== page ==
Plate from the Erotic Book Mounds of Dyed Colors: A Pattern Book for the Boudoir (S
Plate from the Erotic Book Mounds of Dyed Colors: A Pattern Book for the Boudoir (Someiro no yama neya no hinagata), First Month , ca. 1736-44.
© Heritage Art/Heritage Images
18th Century, Artistic School, Calligraphy, Calligraphy Set, Century, Color, Colour, Country, Door, Doors, Edo Period, Eighteenth Century, Female, Genpachi, Guy, Hair, Hairstyle, Hand Colored Woodblock Illustration, Hand Coloured, Hand Tinted, Heritage Art, Ink And Color On Paper, Japan, Japanese, Location, Male, Man, Masanobu, Masanobu Okumura, Men, Metropolitan Museum Of Art, Museum, Okumura, Okumura Masanobu, Okumura Shinmyo, Paintbrush, Painting, People, Pipe, Sliding Door, Smoking, The Met, The Metropolitan Museum Of Art, Tobacco Pipe, Ukiyo E, Woman, Women, Writing
'Painter in Oils - Churchill as an Artist', c1920s, (1945). Creator: Unknown
'Painter in Oils - Churchill as an Artist', c1920s, (1945). British politician and statesman Sir Winston Churchill (1874-1965) was an accomplished artist as well as serving as Prime Minister of the United Kingdom from 1940 to 1945, and again from 1951 to 1955. As a painter he used the pseudonym Charles Morin. From "The Life and Times of Winston Churchill", by Malcolm Thomson. [Odhams Press Limited, London]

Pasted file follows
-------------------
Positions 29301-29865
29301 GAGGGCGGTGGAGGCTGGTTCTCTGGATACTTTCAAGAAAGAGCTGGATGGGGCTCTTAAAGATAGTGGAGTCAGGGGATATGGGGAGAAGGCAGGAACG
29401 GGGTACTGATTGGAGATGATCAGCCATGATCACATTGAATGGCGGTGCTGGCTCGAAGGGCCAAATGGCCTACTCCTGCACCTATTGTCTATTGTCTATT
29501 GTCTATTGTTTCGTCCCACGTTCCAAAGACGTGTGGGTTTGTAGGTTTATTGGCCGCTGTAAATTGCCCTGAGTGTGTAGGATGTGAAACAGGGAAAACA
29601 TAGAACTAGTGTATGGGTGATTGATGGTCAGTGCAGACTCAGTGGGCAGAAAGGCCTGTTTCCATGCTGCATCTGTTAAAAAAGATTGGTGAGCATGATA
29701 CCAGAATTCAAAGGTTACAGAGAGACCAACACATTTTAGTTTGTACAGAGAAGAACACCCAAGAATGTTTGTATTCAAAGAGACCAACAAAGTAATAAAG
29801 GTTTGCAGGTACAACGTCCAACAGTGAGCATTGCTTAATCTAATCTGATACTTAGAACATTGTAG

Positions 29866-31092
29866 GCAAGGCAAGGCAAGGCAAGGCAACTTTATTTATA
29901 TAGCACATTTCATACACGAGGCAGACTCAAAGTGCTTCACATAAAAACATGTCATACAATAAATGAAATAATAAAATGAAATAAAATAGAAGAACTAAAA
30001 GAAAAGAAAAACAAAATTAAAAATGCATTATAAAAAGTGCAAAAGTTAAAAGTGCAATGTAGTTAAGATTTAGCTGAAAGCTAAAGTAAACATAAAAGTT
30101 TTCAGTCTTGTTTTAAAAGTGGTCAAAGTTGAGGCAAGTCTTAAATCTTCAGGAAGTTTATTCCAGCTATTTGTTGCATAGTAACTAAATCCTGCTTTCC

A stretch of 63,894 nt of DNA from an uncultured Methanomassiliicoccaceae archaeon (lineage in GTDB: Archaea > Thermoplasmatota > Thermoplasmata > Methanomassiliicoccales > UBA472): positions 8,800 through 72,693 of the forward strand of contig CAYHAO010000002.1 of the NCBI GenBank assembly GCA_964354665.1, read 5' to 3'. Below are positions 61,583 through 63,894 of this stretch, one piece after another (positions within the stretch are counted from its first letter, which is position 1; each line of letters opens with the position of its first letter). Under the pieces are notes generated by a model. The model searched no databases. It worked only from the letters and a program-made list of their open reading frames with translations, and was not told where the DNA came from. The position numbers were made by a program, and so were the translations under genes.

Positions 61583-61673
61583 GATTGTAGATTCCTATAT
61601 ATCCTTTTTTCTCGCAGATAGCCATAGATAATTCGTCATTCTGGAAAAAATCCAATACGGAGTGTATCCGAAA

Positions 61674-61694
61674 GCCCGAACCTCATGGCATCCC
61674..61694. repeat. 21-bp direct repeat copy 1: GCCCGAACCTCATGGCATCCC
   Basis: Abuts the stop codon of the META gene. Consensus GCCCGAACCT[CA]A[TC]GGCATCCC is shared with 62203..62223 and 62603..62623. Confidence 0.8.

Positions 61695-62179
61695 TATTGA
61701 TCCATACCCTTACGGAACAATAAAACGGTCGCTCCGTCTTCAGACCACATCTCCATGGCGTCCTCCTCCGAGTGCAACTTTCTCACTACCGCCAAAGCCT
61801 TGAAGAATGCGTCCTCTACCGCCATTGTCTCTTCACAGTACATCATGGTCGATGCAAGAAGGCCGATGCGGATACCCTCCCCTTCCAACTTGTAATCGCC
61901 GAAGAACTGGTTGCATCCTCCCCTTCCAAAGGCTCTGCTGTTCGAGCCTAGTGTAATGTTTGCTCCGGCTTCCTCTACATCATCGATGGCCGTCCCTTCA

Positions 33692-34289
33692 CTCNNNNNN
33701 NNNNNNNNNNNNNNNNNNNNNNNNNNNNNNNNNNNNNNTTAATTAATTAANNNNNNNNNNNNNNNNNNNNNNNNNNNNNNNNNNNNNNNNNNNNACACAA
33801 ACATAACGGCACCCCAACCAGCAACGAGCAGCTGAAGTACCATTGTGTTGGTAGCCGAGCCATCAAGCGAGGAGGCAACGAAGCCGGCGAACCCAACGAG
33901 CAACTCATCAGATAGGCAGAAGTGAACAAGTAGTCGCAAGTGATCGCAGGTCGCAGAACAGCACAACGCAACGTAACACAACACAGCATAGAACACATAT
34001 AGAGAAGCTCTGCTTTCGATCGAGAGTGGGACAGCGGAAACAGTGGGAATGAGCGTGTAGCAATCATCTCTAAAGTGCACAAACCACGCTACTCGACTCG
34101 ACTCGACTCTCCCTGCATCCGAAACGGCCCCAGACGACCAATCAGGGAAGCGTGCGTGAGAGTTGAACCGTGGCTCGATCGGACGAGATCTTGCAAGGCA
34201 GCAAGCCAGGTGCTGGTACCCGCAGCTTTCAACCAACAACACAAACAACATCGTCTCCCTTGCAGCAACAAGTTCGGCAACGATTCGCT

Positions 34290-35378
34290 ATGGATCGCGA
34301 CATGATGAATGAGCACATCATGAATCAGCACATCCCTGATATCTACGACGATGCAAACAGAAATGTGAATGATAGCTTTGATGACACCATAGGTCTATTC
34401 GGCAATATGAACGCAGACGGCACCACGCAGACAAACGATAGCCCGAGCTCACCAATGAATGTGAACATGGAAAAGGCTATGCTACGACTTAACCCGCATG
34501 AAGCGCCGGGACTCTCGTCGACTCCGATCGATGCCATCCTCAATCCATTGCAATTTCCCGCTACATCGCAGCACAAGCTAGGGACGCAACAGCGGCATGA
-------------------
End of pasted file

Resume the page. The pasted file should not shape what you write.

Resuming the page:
© The Print Collector/Heritage Images
Angel painting a picture, 1947. Creator: Shirley Markham
Angel painting a picture, 1947. 'To illustrate "When Earth's last picture is painted", R Kipling'. Illustration to a poem by Rudyard Kipling. Painting done at age 16. Shirley Markham (1931-1999) studied Graphic Design and Illustration at Central School of Art in London from 1950-1952. The writer, artist, poet, and illustrator Mervyn Peake (1911-1968) was one of her tutors, and her style of drawing was also influenced by other British illustrators such as Edward Ardizzone, Quentin Blake and Edward Bawden. Markham spent time in the Dolomite Mountains in Italy, and also visited Rome, sketching classical buildings. After graduating from Central, she worked as a graphic designer, producing book illustrations, cartoons for comics, menus and programmes. She gave up her promising career however when she got married in 1957. Middle-class women at that time were expected to devote their energies to bringing up children and running the home, and despite her obvious talent, she lacked the confidence to return to illustration. Her portfolio remained in the family attic for many years, but now her work is published here for the first time.
© Shirley Markham Collection / Heritage-Images